Page last updated at 16:14 GMT, Thursday, 4 February 2010

Warning on tax code mistakes from Revenue

HMRC tax form
There is still time to rectify any mistakes, HMRC says

HM Revenue & Customs has issued its own warning about mistakes in the tax codes currently being issued to taxpayers.

Coding notices tell taxpayers how large their personal tax allowance will be in the coming tax year, and how much tax their employers should deduct.

However, earlier this week the Chartered Institute of Taxation warned that many faulty or duplicate notices were being sent out.

Now HMRC has acknowledged that there is a problem.

The HMRC website says the problem is a temporary side-effect of the creation of a database in a new computer system introduced to manage the collection of PAYE and national insurance.

"The transition to the new [computer] system has, however brought to light discrepancies in our existing records and this is resulting in a number of incorrect notices being issued," HMRC said.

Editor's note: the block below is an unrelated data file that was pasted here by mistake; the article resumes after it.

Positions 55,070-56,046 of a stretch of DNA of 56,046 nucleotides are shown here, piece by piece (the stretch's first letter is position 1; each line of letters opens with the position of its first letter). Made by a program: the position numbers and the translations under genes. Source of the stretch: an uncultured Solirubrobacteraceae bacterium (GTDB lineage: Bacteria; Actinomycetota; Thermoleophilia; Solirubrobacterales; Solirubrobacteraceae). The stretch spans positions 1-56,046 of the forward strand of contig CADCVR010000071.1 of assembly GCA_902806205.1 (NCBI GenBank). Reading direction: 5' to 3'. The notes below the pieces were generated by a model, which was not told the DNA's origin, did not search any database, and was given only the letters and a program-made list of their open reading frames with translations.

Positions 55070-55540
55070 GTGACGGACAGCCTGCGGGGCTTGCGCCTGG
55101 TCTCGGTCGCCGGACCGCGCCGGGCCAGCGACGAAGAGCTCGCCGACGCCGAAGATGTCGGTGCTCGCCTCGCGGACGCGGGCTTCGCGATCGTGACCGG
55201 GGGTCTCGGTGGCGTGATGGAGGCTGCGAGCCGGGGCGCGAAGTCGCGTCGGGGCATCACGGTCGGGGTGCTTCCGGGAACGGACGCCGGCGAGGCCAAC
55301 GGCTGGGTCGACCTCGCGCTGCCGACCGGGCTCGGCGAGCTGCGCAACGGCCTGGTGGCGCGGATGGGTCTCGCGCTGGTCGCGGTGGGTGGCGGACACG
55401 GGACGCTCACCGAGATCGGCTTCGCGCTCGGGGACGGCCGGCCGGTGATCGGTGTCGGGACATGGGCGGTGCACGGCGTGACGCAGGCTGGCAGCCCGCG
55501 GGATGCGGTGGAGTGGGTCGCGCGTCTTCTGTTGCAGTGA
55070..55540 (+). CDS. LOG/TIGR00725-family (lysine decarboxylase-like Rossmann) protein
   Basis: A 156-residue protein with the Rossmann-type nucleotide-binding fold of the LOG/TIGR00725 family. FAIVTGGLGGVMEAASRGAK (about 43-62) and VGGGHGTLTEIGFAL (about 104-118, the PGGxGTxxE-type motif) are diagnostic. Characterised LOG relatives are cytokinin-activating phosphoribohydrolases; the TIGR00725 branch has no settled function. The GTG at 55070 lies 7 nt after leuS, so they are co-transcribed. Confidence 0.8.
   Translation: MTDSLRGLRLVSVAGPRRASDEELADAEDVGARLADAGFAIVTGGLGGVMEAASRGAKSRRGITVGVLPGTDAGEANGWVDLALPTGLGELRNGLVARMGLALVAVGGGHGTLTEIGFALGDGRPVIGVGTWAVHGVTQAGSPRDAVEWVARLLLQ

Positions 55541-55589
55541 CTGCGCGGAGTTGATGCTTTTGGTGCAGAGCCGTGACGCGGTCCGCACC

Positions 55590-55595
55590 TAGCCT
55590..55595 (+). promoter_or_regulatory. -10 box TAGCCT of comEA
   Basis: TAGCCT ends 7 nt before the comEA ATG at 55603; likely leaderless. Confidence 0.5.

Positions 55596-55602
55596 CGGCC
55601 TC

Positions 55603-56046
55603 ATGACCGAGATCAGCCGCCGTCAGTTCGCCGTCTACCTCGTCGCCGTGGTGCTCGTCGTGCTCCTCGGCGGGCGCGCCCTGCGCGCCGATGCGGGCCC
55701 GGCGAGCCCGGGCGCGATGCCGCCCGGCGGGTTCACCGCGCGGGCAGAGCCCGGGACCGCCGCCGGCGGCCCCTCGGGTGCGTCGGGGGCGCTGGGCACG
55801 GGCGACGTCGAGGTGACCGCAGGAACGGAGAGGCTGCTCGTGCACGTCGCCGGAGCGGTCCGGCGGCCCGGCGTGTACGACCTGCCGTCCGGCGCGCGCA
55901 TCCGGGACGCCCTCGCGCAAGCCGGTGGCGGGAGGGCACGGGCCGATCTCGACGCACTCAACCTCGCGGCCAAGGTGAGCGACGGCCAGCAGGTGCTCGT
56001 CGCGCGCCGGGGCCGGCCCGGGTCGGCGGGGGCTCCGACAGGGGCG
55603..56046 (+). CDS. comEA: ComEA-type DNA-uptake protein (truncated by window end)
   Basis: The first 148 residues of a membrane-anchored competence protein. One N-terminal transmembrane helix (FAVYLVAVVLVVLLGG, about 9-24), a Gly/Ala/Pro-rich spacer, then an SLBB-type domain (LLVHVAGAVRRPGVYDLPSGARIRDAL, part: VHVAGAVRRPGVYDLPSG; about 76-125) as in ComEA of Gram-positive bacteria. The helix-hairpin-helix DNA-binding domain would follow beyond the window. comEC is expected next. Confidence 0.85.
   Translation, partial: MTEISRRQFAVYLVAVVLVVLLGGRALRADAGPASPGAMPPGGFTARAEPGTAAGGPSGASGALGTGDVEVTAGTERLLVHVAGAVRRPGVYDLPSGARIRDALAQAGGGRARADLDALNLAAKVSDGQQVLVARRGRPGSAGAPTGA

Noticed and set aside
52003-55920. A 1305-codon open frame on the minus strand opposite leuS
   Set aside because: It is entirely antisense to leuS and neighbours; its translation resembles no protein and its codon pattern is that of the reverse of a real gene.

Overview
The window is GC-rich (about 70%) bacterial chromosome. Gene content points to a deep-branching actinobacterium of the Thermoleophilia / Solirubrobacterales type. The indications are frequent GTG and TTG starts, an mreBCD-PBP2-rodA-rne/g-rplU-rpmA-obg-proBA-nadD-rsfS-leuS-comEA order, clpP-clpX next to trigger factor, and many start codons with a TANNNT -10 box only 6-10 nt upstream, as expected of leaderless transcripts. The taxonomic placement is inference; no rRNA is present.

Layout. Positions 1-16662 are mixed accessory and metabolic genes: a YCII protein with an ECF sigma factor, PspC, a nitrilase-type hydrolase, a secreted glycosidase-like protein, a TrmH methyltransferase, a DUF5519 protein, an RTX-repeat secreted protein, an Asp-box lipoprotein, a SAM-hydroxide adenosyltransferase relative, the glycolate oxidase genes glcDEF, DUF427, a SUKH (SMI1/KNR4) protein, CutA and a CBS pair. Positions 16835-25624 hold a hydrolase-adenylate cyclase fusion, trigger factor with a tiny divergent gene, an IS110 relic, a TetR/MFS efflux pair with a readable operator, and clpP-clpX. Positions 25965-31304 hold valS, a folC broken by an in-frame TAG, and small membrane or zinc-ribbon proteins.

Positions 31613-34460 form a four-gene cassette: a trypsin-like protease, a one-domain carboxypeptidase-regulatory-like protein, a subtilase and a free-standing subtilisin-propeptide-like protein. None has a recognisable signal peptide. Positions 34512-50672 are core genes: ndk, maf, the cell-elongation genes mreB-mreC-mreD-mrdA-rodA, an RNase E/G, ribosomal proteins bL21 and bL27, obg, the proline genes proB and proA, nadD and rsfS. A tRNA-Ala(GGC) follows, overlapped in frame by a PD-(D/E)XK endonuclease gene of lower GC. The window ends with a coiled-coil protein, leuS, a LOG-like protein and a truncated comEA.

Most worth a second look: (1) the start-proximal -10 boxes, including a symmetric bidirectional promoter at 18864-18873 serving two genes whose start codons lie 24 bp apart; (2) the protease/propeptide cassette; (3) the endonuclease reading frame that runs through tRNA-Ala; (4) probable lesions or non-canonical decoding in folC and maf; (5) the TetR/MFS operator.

PERSONAL ALLOWANCE EXAMPLE
Sam is aged 45, is earning £12,500 for 2009/10, and has no other income
His personal allowance is £6,475
Subtract the £6,475 from the £12,500 and so the income Sam pays tax on is £6,025

"The vast majority of notices will be correct but there will be cases where, because the data carried over from our old systems does not match employers' data, some people receive an incorrect coding notice or more than one coding notice for the same employment because of these discrepancies."

HMRC repeated its earlier view that there was still plenty of time for people to check the codes in their coding notices and to tell them if there was something wrong.

"Anyone who is concerned that their code may be wrong should check it using the guidance included with the code and on our website," HMRC said.

The stance of HMRC was welcomed by Andrew Hubbard, president of the Chartered Institute of Taxation, which first spotted the problem.

"I welcome the fact that HMRC have moved swiftly to recognise that some problems exist with the new set of tax coding notices and have put up prominent guidance on their website," he said.

"We have passed on to HMRC, with the permission of those concerned, a range of examples of people who have contacted us who have been given incorrect tax codes."



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